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The Friday Morning Listen: Elvis Costello and the Imposters – Momofuku

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That Jenny Lewis is a powerful woman. As much as I was hooked by Rilo Kiley's More Adventurous, and then the weird but wonderful transition to Under The Blacklight, it was the interim solo record Rabbit Fur Coat that just slayed me. There had been a lot of interesting writing about the album, but I had this idea that it was a folkie sort of thing. Weird, because I'm normally all about the folkie sort of thing. It was just a passing mood, I guess.

But then I saw Jenny and the Watson Twins perform that title track on Letterman.

Oh…my…gawd. I was transfixed. Mesmerized. Jaw aslack. A pop music deer caught in Lewis's headlights. It's just one of those things.

All of which brings me to Momofuku. Well, not quite. First we have to go through Jenny Lewis's new record, Acid Tongue. I'll write a review of that one as soon as I can listen without drool falling onto my writing pad. There's one pertinent bit of information to relate though, and that is the absolutely stunning performance that Lewis and Elvis Costello deliver on "Carpetbaggers." I let an Internet friend know about the song and yesterday she related the fact that Lewis appears on Costello's latest.

Off to the record store I go, maybe ten minutes after receiving that email.

It turns out that for Mofofuku, Elvis also worked with Johnathan Rice and David Higaldo. It's a spontaneous affair, recorded in a very short period of time, and that's a good thing. The album manages to feel spontaneous, rambling, and yet cohesive all at the same time. There are bits of the Elvis of old (especially the organ on "American Gangster Time") as well as Spike-by-way-of-Tom Waits with such chunks of fun as "Harry Worth" and "Mr. Feathers." Costello spends time visiting the land of soul ("Flutter And Wow") and balladry (the gorgeous "My Three Sons"), while not forgetting how to rock out: "Turpentine," "No Hiding Place," and the stomping closing track "Go Away."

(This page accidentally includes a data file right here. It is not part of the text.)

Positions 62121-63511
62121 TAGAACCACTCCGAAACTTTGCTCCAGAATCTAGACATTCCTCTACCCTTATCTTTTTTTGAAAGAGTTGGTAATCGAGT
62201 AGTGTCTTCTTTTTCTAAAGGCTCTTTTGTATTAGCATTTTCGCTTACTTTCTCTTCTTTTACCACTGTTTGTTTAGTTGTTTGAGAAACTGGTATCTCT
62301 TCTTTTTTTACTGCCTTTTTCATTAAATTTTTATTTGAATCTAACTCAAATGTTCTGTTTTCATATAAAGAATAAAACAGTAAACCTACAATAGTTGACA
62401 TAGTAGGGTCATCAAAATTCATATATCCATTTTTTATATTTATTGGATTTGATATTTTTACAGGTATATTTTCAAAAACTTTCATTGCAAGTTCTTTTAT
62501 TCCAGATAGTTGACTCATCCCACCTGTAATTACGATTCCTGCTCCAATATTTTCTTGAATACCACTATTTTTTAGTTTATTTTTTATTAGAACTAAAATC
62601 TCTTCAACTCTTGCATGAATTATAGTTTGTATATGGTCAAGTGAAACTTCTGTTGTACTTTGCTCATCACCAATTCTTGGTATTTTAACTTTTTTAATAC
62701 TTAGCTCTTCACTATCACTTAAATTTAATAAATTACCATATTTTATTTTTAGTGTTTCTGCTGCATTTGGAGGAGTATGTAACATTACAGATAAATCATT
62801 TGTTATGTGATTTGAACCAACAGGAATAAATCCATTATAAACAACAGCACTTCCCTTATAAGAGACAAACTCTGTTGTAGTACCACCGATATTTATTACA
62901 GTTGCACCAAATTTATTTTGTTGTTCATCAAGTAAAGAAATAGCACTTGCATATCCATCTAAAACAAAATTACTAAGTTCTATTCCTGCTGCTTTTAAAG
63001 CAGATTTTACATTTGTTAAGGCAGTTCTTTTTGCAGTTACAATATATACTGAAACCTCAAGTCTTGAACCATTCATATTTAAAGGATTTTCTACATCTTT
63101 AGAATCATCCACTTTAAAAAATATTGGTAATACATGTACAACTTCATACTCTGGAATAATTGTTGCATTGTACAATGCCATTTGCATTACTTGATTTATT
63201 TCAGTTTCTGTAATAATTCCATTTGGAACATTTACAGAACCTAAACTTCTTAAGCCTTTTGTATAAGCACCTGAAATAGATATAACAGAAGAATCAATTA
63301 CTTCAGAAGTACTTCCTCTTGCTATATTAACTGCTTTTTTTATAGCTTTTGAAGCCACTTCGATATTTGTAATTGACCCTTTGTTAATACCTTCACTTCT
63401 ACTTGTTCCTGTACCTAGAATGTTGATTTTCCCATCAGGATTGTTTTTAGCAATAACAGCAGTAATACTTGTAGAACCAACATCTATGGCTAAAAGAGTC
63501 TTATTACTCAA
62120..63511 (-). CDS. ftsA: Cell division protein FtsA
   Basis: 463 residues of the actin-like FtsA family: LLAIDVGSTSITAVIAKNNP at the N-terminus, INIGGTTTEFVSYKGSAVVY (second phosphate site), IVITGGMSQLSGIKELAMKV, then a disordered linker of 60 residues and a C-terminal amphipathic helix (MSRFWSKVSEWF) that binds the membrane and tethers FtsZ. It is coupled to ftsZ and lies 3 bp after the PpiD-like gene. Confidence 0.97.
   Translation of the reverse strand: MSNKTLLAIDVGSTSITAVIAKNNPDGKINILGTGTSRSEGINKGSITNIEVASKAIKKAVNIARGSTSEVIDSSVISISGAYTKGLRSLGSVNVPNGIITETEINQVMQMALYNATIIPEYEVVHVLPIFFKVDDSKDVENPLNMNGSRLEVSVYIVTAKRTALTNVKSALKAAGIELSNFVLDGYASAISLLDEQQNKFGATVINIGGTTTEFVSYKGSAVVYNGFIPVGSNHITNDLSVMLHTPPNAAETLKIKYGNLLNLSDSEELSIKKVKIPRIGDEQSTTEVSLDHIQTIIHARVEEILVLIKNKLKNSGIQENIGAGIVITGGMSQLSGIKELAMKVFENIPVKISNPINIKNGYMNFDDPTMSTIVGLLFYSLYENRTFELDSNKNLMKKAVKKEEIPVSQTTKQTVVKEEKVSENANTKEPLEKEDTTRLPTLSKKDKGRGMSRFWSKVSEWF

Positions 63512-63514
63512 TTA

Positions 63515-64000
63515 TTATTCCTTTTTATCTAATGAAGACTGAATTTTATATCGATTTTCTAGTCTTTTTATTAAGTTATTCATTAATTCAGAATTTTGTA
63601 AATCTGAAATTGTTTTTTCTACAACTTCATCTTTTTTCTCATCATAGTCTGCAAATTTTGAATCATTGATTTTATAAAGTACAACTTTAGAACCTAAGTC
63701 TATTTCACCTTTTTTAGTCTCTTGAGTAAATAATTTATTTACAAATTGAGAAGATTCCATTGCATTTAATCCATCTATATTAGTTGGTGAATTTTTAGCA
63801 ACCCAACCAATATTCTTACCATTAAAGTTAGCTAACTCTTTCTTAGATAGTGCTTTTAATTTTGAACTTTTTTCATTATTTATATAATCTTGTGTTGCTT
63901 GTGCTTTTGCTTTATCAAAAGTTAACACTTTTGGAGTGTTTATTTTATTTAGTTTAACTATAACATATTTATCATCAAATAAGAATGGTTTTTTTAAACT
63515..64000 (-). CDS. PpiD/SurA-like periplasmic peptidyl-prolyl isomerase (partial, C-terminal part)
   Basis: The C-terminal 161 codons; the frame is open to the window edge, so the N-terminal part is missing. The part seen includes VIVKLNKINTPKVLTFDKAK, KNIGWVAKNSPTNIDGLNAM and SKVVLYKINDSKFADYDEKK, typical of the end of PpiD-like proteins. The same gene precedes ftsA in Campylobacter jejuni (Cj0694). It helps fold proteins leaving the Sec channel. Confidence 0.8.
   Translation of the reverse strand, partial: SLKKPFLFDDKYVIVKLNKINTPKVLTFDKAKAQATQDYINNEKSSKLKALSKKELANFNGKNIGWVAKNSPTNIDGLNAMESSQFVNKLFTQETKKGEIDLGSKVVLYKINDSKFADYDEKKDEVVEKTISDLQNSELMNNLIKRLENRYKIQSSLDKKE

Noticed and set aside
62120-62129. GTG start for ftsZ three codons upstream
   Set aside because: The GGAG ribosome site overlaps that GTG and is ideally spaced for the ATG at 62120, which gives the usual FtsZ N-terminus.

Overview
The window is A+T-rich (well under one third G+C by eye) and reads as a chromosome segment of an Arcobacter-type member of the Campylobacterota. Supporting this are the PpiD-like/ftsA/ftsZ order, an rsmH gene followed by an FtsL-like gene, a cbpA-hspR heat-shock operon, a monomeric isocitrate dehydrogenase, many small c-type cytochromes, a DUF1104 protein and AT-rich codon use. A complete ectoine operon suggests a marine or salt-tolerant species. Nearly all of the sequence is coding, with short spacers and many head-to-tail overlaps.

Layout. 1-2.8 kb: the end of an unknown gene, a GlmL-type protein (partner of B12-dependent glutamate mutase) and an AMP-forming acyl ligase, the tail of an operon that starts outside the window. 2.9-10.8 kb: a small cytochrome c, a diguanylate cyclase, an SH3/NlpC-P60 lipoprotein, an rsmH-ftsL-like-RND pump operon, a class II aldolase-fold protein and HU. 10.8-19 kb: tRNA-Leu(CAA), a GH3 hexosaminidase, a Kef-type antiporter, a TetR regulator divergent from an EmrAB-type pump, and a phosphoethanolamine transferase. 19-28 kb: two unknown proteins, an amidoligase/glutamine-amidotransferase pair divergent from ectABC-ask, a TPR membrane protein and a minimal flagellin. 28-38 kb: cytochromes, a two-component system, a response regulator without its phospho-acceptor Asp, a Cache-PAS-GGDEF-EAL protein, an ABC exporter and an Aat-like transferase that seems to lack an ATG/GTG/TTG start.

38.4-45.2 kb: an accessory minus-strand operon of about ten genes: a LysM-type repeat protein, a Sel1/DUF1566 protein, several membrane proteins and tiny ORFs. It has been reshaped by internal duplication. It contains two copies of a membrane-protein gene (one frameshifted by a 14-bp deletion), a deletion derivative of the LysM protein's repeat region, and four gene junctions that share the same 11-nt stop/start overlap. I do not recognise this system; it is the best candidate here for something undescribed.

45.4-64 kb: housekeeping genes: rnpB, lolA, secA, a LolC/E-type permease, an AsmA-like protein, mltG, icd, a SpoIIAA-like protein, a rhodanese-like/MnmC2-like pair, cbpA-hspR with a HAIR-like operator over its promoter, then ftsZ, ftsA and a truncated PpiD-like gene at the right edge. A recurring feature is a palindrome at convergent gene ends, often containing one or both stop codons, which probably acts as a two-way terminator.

Of course, my ears like this record just a little bit more due to Jenny Lewis's backing vocals. It's really nice to see this side of Costello reinvigorated by the likes of Lewis and Rice. Like I said, she is a powerful woman, and this record feels like far more than just a passing mood.

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About Mark Saleski

  • http://blogcritics.org/video Lisa McKay

    See, sometimes it pays to listen to your “Internet friends”…

  • http://marksaleski.com Mark Saleski

    obso-freakin-lutely!

  • http://www.knownjohnson.com Tom Johnson

    I don’t know. I don’t particularly like this album all that much. The songs off of this one were fantastic when I saw him open for the Police (and he friggin’ kicked ass, by the way,) and I thought maybe that would help give me the proper perspective to enjoy the album, but as soon as I heard the album again, I thought it lacked everything I needed to really enjoy Elvis at his best. I want to like it – I know there are sparks of greatness here, but it just doesn’t work for me. It’s actually one of my bigger disappointments for the year. But, man, live, these songs really took off. Maybe the album will kick in at a much later time. Weird things like that happen with me.

  • http://marksaleski.com Mark Saleski

    with your newfound love of Coldplay and Oasis, i’m beginning to have my doubts about you mr. johnson.

    ;-)

  • http://donaldgibson.blogspot.com/ Donald Gibson

    I saw Jenny Lewis on her solo tour for Rabbit Fur Coat and, while her performance was fine, she seemed timid, essentially standing in one spot for most of the night playing an acoustic guitar (in the theme of that album).

    Subsequently, I saw Rilo Kiley at the House of Blues and, to coin your phrase, “Oh…my…gawd.” Lewis looked like a ’60s go-go dancer, she strutted around the stage, and generally drove the crowd bonkers.

    She’s a beguiling and incredibly talented artist. And did I mention she’s cute?

  • http://marksaleski.com Mark Saleski

    And did I mention she’s cute?

    huh…i never noticed that.

    ;-)

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